on 2-corinthians 6 :18
Will be a Father unto you - I will act towards you as the most affectionate father can act towards his most tender and best beloved child.
And ye shall be my sons and daughters - Ye shall all be of the household of God, the family of heaven; ye shall be holy, happy, and continually safe.
Saith the Lord Almighty - Κυριος παντοκρατωρ· The Lord, the Governor of all things.
Earthly fathers, however loving and affectionate, may fail to provide for their children, because every thing is not at their disposal; they may frequently lack both the power and the means, though to will may be present with them; but the Lord who made and who governs all things can never lack will, power, nor means. The promise is sure to the children; and the children are those who take the Almighty for their God. For the promise belongs to no soul that is not separate from sinful ways, works, and men; those who touch the unclean thing, i.e. who do what God forbids, and hold communion with unrighteousness, can never stand in the endearing relation of children to God Almighty: and this is most forcibly stated by God himself, in these verses, and in the beginning of the following chapter, the first verse of which should conclude this.
To the Jews the promises were originally made; they would not have God for their God, but would work iniquity. What was the consequence? God cast them off; and those who were joined to iniquity were separated from him. "Then said God, Call his name Lo-ammi; for ye are not my people, and I will not be your God." Hosea 1:9. The Jews were therefore cast off, and the Gentiles taken in their place; but even these, under the new covenant, are taken in expressly under the same conditions as the apostle here most fully states. Those who apply these words in any other way pervert their meaning, and sin against their souls.
on 2-corinthians 6 :18
And will be a Father unto you - A father is the protector, counselor, and guide of his children. He instructs them, provides for them, and counsels them in time of perplexity. No relation is more tender than this. In accordance with this, God says, that he will be to his people their protector, counsellor, guide, and friend. He will cherish toward them the feeling of a father; he will provide for them, he will acknowledge them as his children. No higher honor can be conferred on mortals than to be adopted into the family of God, and to be permitted to call the Most High our Father. No rank is so elevated as that of being the sons and the daughters of the Lord Almighty. Yet this is the common appellation by which God addresses his people; and the most humble in rank, the most poor and ignorant of his friends on earth, the most despised among people, may reflect that they are the children of the ever-living God, and have the Maker of the heavens and the earth as their Father and their eternal Friend. How poor are all the honors of the world compared with this!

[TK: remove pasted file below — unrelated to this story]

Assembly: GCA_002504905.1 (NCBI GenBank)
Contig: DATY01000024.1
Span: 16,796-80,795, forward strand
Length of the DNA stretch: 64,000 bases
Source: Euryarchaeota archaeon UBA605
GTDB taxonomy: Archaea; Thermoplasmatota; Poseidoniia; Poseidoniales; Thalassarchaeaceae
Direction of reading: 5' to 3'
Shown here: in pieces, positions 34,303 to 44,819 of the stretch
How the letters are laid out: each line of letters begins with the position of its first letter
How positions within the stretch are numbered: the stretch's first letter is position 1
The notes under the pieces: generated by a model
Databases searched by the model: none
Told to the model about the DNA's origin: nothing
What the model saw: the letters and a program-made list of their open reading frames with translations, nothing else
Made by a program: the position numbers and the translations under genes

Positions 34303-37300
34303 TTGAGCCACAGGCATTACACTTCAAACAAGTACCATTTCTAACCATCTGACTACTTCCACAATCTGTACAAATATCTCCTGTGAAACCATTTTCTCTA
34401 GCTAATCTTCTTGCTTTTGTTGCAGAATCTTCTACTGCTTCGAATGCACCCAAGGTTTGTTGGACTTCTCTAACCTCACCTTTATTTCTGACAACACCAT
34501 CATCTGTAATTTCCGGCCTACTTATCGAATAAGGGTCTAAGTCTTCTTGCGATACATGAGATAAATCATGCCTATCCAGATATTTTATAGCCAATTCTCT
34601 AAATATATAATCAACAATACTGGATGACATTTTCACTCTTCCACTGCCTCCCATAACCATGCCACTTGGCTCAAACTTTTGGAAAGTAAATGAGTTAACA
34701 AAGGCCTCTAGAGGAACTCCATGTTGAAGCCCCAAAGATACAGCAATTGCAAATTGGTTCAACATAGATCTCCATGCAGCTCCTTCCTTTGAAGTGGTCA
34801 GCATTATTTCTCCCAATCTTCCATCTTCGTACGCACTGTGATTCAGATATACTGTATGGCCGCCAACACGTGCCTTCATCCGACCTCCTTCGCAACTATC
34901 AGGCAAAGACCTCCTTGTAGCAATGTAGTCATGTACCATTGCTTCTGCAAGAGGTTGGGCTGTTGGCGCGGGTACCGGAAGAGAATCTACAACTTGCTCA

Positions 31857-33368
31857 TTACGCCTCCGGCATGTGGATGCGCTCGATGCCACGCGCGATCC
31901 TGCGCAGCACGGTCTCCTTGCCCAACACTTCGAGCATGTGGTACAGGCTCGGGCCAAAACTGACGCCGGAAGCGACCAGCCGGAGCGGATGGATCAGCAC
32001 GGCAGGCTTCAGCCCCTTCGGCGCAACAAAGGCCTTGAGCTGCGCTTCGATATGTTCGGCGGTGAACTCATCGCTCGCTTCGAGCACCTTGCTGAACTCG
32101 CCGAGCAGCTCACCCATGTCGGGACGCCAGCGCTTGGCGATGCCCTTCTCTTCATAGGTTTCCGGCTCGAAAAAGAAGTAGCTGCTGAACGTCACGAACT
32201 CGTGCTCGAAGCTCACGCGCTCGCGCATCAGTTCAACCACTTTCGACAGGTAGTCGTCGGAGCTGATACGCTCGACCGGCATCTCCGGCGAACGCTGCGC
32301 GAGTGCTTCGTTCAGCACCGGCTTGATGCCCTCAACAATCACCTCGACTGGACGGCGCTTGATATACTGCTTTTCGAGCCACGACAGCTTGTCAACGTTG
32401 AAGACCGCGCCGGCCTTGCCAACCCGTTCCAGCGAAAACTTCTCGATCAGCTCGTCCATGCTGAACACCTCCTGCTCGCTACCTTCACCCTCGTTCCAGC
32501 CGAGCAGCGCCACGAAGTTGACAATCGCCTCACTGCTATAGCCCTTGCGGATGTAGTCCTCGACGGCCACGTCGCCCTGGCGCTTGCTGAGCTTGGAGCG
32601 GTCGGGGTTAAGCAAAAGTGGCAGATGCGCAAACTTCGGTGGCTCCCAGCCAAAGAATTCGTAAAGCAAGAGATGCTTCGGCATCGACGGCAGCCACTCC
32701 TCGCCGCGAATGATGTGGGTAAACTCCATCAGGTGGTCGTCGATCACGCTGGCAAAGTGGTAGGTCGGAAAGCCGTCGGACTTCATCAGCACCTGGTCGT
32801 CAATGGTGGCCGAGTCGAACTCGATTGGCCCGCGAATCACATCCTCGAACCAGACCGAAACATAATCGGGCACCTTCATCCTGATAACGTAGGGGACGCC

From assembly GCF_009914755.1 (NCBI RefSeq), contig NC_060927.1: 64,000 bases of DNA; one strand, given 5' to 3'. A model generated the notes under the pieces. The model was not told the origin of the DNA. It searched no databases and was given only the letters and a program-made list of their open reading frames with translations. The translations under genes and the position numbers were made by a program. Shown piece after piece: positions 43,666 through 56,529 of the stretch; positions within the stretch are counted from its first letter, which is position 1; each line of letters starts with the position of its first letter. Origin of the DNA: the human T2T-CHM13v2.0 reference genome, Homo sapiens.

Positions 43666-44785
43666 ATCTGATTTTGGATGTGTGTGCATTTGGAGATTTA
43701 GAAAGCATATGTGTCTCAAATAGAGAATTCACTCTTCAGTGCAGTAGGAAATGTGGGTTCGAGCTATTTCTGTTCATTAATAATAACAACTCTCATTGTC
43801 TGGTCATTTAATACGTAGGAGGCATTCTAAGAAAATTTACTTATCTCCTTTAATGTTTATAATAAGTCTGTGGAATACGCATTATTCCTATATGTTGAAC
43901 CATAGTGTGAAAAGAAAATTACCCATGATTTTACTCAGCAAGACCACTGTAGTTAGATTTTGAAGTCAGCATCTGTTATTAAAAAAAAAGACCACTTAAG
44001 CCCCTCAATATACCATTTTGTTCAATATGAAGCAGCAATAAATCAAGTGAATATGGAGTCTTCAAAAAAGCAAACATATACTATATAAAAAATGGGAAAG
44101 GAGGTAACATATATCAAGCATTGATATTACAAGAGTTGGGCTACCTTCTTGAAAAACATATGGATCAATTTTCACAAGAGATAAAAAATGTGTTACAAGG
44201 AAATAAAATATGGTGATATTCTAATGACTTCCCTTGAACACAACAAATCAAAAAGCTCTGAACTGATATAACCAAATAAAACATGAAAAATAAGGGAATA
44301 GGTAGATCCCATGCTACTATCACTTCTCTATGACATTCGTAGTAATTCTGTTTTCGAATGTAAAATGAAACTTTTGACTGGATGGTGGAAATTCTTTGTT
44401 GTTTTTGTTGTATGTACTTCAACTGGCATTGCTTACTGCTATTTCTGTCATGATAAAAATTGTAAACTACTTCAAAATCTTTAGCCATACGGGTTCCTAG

The Lord Almighty - The word used here (παντοκράτωρ pantokratōr) occurs nowhere except in this place and in the book of Revelation; Revelation 1:8; Revelation 4:8; Revelation 11:17; Revelation 15:3; Revelation 16:7, Revelation 16:14; Revelation 19:6, Revelation 19:16; Revelation 21:22. It means one who has all power; and is applied to God in contradistinction from idols that are weak and powerless. God is able to protect his people, and they who put their trust in him shall never be confounded. What has he to fear who has a friend of almighty power?
1. It is right and proper to exhort Christians not to receive the grace of God in vain, 2 Corinthians 6:1. Even they sometimes abuse their privileges; become neglectful of the mercy of God; undervalue the truths of religion, and do not make as much as they should do of the glorious truths that are suited to sanctify and to save. Every Christian should endeavor to make just as much as possible of his privileges, and to become just as eminent as he can possibly be in his Christian profession.
2. The benefits of salvation to this world come through the intercession of Jesus Christ, 2 Corinthians 6:2. It is because God is pleased to hear him; because he calls on God in an accepted time that we have any hope of pardon. The sinner enjoys no offer of mercy, and no possibility of pardon except what he owes to Jesus Christ. Should he cease to plead for people, the offers of salvation would be withdrawn, and the race would perish forever.
3. The world is under a dispensation of mercy, 2 Corinthians 6:2. People may be saved: God is willing to show compassion, and to rescue them from ruin.
4. How important is the present moment! 2 Corinthians 6:2. How important is each moment! It may be the last period of mercy. No sinner can calculate with any certainty on another instant of time. God holds his breath, and with, infinite ease he can remove him to eternity. Eternal results hang on the present - the fleeting moment, and yet how unconcerned are the mass of people about their present condition; how unanxious about what may possibly or probably occur the next moment! Now, the sinner may be pardoned. The next moment he may be beyond the reach of forgiveness. This instant, the bliss of heaven is offered him; the next, he may be solemnly excluded from hope and heaven!